Saturday, February 05, 2005

ban these evil peanuts

Another slight return on the theme of inconsistent drug policy.

Mental health charity Rethink has called for a government inquiry into the effects of cannabis on mental health, especially in the light of studies indicating it may trigger the onset of certain mental conditions.

Although, as far as I can see, there's nothing from Rethink overtly calling for cannabis legislation to be toughened, the media are taking that as the implication.

Rethink's Terry Hammond says 'it's Russian roulette' , but this would only be accurate if the gun had one bullet and several million chambers.

Nobody can seriously claim cannabis is entirely harmless for all possible users. But the fact is that it's used responsibly and safely by millions without any harm to anyone, not even themselves.

Still, Rethink are right in one aspect. We really should know the risks of the drugs we use.

Let's say that it is unarguable that cannabis can trigger otherwise latent psychosis in predisposed people. It's still not a reason to ban it. It's a reason to do the research and properly inform people of the risks, and it's a reason to provide health care for the small number of unfortunate people who suffer.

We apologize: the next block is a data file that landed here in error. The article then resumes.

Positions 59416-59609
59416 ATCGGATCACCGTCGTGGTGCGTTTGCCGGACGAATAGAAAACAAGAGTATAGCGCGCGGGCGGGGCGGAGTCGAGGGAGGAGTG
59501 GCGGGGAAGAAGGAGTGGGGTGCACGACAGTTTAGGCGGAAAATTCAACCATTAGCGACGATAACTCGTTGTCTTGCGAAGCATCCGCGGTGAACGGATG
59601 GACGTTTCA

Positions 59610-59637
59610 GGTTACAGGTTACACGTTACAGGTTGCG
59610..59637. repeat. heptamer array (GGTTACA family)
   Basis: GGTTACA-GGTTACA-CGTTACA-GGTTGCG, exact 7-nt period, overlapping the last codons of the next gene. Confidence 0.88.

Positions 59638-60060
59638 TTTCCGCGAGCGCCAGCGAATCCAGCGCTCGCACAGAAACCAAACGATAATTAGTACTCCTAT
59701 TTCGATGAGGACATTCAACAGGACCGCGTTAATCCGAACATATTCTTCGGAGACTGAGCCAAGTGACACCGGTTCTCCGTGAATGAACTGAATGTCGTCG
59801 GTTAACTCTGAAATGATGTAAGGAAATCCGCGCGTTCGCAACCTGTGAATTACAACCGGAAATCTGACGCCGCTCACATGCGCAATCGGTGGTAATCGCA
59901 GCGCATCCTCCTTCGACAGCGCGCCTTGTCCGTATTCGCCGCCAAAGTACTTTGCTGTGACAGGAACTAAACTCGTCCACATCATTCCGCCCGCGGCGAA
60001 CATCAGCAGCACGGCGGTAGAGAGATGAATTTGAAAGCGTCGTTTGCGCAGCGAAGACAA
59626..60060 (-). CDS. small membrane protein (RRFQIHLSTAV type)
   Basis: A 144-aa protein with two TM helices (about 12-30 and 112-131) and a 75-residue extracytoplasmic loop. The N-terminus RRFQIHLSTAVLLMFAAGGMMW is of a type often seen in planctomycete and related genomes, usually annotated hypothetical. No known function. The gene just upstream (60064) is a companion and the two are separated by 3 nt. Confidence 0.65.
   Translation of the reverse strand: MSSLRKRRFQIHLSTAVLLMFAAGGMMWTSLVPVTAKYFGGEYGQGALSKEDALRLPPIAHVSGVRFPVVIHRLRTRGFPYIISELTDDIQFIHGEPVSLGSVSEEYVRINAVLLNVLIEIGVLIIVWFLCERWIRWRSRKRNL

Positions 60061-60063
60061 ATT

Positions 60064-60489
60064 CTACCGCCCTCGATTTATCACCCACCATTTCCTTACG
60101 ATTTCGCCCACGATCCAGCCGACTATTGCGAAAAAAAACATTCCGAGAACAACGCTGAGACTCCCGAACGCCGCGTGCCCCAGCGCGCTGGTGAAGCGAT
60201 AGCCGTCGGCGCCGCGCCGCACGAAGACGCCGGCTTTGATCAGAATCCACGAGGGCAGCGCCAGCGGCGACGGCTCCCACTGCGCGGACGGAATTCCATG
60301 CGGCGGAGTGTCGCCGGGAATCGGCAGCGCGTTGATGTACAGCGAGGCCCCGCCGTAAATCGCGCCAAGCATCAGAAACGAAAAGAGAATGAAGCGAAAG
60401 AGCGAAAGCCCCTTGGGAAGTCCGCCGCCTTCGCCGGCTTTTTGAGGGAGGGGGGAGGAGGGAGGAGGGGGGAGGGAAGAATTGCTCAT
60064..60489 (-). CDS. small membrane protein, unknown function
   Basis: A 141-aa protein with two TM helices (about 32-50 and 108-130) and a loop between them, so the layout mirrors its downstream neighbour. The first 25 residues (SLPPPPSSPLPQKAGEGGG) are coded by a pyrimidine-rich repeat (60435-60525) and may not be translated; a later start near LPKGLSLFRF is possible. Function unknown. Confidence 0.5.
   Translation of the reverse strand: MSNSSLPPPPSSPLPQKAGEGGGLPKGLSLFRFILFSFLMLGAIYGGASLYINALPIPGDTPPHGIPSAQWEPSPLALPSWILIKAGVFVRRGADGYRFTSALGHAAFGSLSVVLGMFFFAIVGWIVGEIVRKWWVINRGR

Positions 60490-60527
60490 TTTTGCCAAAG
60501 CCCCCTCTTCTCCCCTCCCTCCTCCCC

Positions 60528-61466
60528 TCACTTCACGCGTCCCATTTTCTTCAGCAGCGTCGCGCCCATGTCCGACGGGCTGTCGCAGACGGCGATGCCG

What I do find weird is Rethink's claim that there has been a 60% increase in people who 'smoked drugs' (presumably meaning cannabis) and had mental health problems in the last five years.

On the presumption they're not seriously claiming a 60% increase in the number of people who smoke cannabis, there must be some other factor at work here. Whichever, if it's true it certainly warrants serious enquiry so that others may be saved from such a fate. What else are our representatives for (in theory) if not to facilitate a wiser way of living?

But a better comparison than Russian roulette would be peanut allergy. Millions of us enjoy peanut products every day, but for a few people with undiagnosed latent allergies, peanut use is very damaging, even fatal. There has been a massive increase in peanut allergies in recent years and the government has done nothing, effectively encouraging this dangerous peanut use.

How dare the government be soft on peanuts. How dare these people who use peanuts recreationally - not one of whom truly needs the nuts - want them to be freely available and thus allow those with latent allergies to be exposed to the dire consequences. Pubs and supermarkets across the country are pushing deadly peanuts, profiting from the suffering of innocent children. Those who call for the legalisation of Star Bars and peanut butter M&Ms are calling for peanut-allergic children to fall dead in the playground. Ban these evil peanuts.

1 comment:

scarletharlot69 said...

right, I'm off to score some pre prohibition peanuts!